St. Michael’s motto – “The difference is balance” sums it up well. Effective educational leaders teach the whole child. Learning environments are created that foster not only intellectual and physical growth but emotional and spiritual growth as well. Our Episcopal identity calls for the nurturing of our moral, religious and spiritual development while celebrating diversity. Serving others, caring for each other, our neighbors and community, and worshipping together on a regular basis rounds out our daily life on campus. Keeping in mind our deep sense of a shared mission and honored traditions, we can remain open minded, practice tolerance, resolve conflicts peacefully, appreciate differences and love one another to the fullest, as God has taught us to do.


Brendan J. Sullivan

Brendan J. Sullivan is a Massachusetts native, where he and his six brothers and sisters became first-generation college graduates. Educated and formed in the outstanding Jesuit tradition, Brendan’s career in education is notable for its emphasis on academic excellence and dedication to serving the under-served.

Brendan and his wife, Alison, are the parents of three children ranging from 12 to 6 in age. Alison has worked since 2001 with FICO, a leading analytics software corporation. The Sullivans are active members of St. Paul’s Episcopal Cathedral in San Diego.

Since 2002, Brendan has served first as Founding Principal and now as President of Nativity Prep Academy in San Diego. The only all-scholarship private school in San Diego County, Nativity Prep is one of a national network of schools founded by Jesuits in 1971 in New York City to educate and serve poor, middle school age children. (The Episcopal Church adopted this model and operates several similar schools in the United States, including Imago Dei Middle School here in Tucson.)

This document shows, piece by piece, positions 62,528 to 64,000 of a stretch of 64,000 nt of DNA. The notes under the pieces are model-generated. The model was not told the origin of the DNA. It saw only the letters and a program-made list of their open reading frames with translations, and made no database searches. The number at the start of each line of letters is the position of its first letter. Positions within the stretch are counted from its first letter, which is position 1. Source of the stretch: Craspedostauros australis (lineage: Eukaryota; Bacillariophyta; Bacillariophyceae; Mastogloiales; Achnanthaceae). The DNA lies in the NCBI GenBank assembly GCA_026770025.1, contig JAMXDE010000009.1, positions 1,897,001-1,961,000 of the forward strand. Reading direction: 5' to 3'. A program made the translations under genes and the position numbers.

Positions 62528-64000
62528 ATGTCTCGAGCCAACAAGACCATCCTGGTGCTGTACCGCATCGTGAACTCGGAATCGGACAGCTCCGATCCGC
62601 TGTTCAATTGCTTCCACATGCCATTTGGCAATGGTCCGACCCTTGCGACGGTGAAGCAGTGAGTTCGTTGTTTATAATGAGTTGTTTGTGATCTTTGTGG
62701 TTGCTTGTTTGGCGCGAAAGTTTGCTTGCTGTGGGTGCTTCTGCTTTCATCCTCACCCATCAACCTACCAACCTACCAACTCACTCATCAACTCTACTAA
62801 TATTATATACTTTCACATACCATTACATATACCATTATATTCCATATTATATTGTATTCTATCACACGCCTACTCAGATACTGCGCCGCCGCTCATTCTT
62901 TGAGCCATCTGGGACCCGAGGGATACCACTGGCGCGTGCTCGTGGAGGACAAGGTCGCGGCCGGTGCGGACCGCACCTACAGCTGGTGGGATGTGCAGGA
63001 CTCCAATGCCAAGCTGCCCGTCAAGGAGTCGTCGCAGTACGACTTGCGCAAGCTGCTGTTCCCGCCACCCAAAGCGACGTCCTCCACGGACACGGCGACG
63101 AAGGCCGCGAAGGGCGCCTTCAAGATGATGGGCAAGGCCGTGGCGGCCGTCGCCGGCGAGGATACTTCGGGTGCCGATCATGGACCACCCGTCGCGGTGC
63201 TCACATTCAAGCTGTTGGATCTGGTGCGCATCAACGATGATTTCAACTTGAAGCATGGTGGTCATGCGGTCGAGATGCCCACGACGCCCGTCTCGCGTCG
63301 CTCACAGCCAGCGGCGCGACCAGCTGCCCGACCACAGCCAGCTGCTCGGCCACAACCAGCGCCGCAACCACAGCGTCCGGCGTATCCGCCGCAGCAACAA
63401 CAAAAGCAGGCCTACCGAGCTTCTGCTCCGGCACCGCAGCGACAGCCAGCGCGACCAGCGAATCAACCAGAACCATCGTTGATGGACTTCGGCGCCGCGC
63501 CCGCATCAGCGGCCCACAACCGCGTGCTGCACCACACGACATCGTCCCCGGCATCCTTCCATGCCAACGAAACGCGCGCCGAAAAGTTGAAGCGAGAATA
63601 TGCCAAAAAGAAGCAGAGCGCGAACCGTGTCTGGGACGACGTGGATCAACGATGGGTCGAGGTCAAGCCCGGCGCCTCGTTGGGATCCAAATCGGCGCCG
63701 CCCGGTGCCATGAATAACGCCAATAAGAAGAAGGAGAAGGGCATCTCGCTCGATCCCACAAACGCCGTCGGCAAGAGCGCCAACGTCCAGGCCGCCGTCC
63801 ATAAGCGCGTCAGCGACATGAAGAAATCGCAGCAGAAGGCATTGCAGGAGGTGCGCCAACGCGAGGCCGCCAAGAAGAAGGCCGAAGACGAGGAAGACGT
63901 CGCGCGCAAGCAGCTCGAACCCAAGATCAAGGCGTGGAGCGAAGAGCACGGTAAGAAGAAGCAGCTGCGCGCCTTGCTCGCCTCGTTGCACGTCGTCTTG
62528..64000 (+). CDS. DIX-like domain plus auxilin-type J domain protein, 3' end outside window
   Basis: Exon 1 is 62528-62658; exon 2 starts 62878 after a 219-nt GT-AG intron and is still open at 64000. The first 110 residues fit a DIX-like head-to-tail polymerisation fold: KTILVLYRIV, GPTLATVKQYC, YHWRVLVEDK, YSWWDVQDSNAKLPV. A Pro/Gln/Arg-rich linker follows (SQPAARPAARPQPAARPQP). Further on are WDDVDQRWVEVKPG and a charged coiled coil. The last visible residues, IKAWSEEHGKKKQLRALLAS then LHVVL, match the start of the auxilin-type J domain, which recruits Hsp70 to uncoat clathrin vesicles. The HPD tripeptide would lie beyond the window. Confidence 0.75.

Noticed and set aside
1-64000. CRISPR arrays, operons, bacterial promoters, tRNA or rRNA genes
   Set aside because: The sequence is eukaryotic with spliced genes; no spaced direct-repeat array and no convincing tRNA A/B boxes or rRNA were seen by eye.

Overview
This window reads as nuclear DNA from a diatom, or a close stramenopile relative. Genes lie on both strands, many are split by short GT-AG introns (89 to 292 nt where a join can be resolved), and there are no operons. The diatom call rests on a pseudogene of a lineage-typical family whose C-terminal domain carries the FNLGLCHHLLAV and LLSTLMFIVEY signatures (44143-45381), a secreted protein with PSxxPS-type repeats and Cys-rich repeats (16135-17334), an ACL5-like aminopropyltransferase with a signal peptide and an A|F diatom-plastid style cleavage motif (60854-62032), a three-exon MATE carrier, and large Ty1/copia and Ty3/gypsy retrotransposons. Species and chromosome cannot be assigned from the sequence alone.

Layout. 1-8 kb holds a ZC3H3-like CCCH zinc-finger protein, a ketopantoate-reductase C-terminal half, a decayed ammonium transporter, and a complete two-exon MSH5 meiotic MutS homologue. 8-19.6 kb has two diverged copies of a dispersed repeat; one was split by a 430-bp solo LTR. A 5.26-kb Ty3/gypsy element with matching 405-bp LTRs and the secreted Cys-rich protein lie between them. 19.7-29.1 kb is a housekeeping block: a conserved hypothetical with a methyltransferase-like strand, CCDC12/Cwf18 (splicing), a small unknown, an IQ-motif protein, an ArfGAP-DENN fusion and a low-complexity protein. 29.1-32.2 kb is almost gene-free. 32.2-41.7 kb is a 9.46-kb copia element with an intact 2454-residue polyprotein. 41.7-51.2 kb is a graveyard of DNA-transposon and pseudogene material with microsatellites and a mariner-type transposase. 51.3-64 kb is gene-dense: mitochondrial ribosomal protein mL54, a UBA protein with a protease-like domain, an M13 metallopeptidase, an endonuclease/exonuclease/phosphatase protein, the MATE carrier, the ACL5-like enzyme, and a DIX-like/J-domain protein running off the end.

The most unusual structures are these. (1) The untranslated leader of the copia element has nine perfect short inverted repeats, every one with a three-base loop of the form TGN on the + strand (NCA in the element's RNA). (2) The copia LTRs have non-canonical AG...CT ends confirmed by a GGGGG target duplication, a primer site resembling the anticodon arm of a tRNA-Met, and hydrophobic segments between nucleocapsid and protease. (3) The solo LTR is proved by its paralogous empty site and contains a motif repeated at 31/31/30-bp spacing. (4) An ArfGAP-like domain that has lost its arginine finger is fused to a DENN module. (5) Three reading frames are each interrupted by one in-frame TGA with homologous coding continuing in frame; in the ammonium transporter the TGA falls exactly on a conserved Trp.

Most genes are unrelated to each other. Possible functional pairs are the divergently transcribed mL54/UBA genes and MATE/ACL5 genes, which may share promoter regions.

Brendan is a model of the ideal servant-leader, whose love and passion for children is matched by his excellence as an educator and school leader. After 16 fulfilling and highly demanding years at Nativity Prep, Brendan is excited about the mission and spirit of St. Michael’s, and very attracted to Tucson as well. He is clearly called to lead and serve in faith-based schools, and has long admired the way in which Episcopal schools educate and shape young human beings from all religious traditions and economic circumstances.

In his educational philosophy and practice statement, Brendan wrote:

I learned that taking a genuine interest in others – wanting to know their hopes and dreams, their strengths and challenges – goes a long way in building trust and respect. This desire to know and understand others ‘from the heart’ applies to everyone within the school community, but it has no greater importance in practice than with the students we serve. They are the reason for all that we do as educators. Personal care, empathy and understanding for each and every student, in and out of the classroom – for the good of their intellectual, social, physical, spiritual, and emotional development – remains every school’s foundation, focus, and primary responsibility. I believe that all students are capable of serving for the genuine good of others throughout their lifetime by having learned from the heart about themselves and others within a loving community.